The China Film Association Research Center released the 2011 Chinese Film Industry Research Report on My 29th 2011. This report comprehensively analyzed the Chinese film industry during 2010.
It contains details of the films produced, the marketing, box office, the investment and financing environment, the creative talent, etc. This report is the fifth annual research report on the film industry produced by the China Film Association Research Center.
The reports consist of three parts, in-depth analysis of the development of Chinese film industry, the achievements, problems, and make strategic recommendations.

According to reports the year 2010 was a milestone for the Chinese film industry, favorable government policies led to an economic environment were the Chinese film market (production, finance, cinema s and other areas) had a higher growth. The report predicts that the industry continues to grow, the outlook is good. IMAX 3D technology and the rapid popularization of the concept of big movie marketing, the gradual formation of a variety of box office earnings around the means of gradual development, and enhance the reputation of movie box office, making films in China in 2010 showed healthy growth in the state of development.

At the same time is also warning that about investment bubbles in the industry through blind investments. The report says that the even after the development of Chinese film in 2010, there is still much room left for the future.

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Source: China Daily
Source: Variety

Bank Backing to Drive China’s Cultural Creative Industry
Chengdu, January 4th (Want China Times)

China’s State Council formally unveiled the Cultural Industry Revitalization Plan in 2009 to upgrade the cultural sector into the category of national strategic industries. Various ministries took a further step on April 9, 2010 to jointly issue a comprehensive promotion program with instructive opinions calling for financing the revitalization and development of the industry to solve the most crucial problem of providing adequate financial support for the sector.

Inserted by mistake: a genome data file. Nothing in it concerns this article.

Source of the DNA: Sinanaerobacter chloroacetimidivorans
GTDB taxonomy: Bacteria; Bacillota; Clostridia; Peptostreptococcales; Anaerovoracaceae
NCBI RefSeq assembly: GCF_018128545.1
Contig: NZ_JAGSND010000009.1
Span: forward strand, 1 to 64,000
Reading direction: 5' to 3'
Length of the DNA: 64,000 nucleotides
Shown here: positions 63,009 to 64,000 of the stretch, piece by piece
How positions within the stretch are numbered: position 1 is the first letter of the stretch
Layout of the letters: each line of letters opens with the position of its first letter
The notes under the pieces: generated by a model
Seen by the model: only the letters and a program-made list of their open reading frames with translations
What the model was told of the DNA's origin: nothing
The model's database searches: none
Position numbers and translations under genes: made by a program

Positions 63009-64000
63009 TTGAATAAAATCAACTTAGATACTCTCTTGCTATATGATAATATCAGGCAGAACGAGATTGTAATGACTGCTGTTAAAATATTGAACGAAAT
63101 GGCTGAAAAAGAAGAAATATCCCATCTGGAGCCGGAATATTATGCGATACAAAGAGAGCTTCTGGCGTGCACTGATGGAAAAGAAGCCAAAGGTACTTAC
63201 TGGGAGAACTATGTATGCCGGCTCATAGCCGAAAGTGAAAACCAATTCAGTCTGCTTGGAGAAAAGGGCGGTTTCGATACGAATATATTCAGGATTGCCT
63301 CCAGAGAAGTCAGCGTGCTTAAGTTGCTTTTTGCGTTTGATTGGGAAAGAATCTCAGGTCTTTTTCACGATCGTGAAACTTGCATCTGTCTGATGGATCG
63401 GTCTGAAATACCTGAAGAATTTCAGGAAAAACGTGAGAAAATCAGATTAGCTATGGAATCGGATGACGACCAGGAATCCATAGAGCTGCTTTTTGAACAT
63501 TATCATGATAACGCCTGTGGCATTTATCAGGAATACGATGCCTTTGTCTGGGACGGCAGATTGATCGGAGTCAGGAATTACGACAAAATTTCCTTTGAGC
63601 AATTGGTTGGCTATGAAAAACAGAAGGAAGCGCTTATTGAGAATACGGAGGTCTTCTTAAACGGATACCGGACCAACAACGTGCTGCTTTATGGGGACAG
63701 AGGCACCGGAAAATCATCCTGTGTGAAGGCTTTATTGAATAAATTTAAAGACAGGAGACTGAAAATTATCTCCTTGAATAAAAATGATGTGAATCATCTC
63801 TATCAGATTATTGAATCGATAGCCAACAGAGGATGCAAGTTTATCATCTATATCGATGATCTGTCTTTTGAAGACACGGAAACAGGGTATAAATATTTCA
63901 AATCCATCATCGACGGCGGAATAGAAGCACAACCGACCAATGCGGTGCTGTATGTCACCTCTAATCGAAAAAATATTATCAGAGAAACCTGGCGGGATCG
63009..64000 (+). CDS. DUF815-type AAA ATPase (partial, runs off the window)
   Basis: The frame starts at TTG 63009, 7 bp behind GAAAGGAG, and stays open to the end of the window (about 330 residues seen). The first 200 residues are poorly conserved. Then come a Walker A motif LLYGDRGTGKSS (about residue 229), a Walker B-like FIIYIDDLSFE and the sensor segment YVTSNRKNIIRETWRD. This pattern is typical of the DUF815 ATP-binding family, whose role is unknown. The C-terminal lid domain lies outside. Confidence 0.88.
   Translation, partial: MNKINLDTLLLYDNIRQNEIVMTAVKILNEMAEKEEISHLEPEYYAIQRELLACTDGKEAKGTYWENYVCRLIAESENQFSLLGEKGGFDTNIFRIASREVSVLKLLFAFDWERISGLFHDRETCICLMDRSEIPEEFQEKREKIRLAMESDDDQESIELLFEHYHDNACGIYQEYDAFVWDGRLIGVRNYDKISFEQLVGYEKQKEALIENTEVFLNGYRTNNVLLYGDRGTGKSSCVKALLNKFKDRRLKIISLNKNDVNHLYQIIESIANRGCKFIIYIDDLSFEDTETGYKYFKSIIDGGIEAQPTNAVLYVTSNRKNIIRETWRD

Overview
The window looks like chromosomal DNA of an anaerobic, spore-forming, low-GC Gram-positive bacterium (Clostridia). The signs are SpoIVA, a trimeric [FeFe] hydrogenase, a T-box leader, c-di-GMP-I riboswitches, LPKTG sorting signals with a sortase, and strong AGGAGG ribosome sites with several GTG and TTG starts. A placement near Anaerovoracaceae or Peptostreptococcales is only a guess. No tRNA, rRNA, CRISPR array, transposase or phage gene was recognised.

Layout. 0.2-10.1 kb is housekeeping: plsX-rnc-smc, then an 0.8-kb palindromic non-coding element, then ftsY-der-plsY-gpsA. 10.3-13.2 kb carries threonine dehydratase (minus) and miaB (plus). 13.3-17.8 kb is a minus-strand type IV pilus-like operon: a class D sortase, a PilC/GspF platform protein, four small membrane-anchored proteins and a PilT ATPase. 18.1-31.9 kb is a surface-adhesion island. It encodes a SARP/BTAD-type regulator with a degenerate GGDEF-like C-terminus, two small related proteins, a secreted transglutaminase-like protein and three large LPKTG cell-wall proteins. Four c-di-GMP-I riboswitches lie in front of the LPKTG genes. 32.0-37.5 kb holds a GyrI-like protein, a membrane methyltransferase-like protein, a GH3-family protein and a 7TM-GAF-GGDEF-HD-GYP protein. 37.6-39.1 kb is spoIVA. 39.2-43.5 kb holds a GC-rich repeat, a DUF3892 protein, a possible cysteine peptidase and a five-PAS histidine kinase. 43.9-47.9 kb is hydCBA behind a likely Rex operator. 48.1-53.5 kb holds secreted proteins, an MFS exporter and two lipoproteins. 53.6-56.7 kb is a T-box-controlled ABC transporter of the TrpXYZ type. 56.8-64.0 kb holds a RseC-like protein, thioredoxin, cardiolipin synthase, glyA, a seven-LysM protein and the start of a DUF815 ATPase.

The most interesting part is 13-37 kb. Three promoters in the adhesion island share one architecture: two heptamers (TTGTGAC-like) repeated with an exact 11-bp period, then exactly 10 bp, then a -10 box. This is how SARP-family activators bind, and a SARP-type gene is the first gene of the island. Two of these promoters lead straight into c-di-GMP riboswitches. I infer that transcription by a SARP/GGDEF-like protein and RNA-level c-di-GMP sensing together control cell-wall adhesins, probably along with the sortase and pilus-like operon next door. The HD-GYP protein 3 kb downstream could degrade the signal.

The major predicaments faced by the cultural creative industry in China, like those troubling the industry in Taiwan, include difficulty in getting credit lines or loans due to the problem of appraising the values of cultural products. The comparatively small scale of operations also prevented companies from attracting interest from large investment companies.

Even the state-owned cultural enterprises in China face the same problems after being spun off or reorganized into corporations.

However, the 20 measures contained in the promotion program gave specific criteria for the financial support in concrete action, covering the issues concerning credit and lending support, forms of lending, capital market, insurance for the cultural industry, complementary mechanisms and evaluation of effects.
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Source: Want China Times

Article: Entertainment of the Future

Entertainment of the Future
Beijing, May 14th 2010

Fulldome Movie Industry and Animation Production Environment in China.

What would you think about a movie screen that surrounds you; wouldn’t that be a great experience? Wouldn’t you, the viewer, for the first time in movie history really feel to be part of a movie?

“Some day in the not too distant future you’ll be able to go to a movie and the movie will be all around you. The movie will be over your head, it will be 360 degrees around you”
- Steven Spielberg, TIME Magazine, 2006